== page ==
* Go with me here. I know it’s all rigged.

Do you have a Simon Cowell in your life? Okay, bad example. Do you have someone in your life who has the privilege and authority in your life to tell you the truth? Paul had the ability to say this to the Roman church because of his role as spiritual father and apostle. Perhaps for you it’s a pastor or mentor or Proverbs-worthy friend, but you need people to give you an honest assessment, particularly as you move up in leadership.

What if you’re not really as good a leader as you think you are? This is a tough question, so take a minute to think about it.

I’ve read many times that when a superstar executive is plucked from a team by headhunters to fill a new leadership position in another company, they can’t reach the same success in the new setting. Why? It’s the drumbeat I’ve been saying for some time now: leadership is contextual. You are likely only as good as the team you’re surrounded by and the ideal match of your abilities to the challenges and opportunities you’re facing. Before you take credit for things that God has given you, read Daniel 4 as a warning from King Nebuchadnezzar.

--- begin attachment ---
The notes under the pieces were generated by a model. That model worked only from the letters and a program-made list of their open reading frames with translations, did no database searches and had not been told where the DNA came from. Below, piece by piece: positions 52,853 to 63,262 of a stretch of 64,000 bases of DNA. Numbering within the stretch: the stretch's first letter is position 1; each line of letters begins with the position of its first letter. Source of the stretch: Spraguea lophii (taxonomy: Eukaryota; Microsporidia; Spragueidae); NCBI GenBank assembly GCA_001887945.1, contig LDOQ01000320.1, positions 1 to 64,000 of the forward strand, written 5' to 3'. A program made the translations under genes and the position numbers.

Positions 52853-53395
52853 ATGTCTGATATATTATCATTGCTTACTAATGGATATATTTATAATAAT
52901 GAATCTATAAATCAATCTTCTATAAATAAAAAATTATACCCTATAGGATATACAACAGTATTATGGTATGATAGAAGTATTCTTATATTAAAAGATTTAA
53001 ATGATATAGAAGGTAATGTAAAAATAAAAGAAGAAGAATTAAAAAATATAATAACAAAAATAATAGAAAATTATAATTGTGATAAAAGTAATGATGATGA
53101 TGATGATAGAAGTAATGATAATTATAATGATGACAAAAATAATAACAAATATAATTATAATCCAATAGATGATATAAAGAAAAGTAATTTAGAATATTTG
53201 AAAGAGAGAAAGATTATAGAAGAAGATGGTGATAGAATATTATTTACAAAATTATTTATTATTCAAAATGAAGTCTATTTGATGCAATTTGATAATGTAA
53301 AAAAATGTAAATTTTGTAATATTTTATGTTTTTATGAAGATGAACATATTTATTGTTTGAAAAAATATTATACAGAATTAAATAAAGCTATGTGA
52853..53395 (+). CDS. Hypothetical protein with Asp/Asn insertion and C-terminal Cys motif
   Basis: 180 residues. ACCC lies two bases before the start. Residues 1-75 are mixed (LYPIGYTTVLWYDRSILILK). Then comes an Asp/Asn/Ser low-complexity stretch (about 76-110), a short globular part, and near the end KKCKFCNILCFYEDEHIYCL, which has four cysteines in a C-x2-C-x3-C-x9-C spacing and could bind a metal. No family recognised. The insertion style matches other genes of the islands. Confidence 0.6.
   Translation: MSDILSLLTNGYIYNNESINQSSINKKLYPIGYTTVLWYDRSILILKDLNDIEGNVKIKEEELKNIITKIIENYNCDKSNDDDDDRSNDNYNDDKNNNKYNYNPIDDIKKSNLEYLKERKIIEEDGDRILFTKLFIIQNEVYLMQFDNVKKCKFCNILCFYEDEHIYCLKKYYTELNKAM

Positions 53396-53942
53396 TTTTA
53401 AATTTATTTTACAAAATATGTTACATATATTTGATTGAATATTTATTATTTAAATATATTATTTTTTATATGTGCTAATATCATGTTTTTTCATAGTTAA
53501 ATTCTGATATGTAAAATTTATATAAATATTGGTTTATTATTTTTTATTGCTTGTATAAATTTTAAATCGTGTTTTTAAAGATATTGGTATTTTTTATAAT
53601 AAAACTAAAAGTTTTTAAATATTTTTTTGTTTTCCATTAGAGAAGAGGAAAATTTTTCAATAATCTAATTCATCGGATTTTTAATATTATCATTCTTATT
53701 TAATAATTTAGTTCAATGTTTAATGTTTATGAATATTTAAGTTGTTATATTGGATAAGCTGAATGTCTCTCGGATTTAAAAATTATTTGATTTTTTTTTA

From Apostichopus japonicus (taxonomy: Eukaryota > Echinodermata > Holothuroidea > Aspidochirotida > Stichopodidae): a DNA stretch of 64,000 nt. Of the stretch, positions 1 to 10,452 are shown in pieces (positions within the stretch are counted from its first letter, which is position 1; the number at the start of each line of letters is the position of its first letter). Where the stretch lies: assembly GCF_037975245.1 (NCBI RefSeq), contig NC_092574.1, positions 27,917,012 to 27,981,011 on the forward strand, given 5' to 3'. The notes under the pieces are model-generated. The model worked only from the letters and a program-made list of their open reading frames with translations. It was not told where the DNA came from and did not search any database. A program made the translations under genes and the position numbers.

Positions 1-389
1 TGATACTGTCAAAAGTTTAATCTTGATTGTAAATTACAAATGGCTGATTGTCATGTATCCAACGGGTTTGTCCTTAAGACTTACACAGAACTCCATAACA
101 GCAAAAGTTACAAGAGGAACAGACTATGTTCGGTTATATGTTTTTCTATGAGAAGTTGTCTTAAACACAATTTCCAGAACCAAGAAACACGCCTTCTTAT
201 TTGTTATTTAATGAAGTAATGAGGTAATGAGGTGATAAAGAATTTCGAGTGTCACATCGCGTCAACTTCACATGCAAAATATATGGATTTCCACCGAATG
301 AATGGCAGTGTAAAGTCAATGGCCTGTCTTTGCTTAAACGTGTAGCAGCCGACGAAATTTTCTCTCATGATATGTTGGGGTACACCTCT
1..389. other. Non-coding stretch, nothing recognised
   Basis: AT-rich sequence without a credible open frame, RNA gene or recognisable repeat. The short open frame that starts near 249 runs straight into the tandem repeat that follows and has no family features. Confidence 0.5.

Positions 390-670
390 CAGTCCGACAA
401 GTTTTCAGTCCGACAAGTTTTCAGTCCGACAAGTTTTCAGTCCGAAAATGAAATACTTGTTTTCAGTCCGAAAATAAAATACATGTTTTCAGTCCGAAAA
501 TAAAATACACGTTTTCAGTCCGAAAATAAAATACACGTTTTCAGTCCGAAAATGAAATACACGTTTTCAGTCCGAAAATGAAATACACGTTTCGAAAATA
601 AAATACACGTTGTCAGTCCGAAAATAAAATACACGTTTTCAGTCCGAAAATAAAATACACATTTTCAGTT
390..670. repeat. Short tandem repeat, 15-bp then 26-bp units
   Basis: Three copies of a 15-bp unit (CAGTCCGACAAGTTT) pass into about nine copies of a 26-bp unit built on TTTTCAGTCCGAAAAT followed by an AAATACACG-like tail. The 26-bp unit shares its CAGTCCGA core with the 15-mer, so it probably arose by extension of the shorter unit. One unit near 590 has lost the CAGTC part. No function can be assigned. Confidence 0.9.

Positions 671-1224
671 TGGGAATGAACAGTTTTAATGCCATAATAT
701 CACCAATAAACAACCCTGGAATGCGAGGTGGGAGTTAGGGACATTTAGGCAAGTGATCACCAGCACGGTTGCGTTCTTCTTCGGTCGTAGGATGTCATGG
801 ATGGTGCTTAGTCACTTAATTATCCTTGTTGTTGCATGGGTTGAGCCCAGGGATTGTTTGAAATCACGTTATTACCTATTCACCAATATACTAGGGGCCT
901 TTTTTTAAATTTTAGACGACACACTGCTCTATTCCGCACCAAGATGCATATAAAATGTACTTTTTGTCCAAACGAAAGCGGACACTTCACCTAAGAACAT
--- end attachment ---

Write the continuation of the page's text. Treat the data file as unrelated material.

I believe self-management is the first requirement of leadership. The Bible is clear that if you can’t lead yourself, you can’t lead others. The first step, then, is to know yourself. Know what you’re good at and what you’re not. Leaders have as few blindspots as possible and know their weaknesses well so they can lead to their strengths and staff to their weaknesses. But it’s true that the higher you move up in leadership, the more difficult it is to keep from living in a coccoon. There’s no one to tell you the truth, and it’s difficult to stop believing your own press.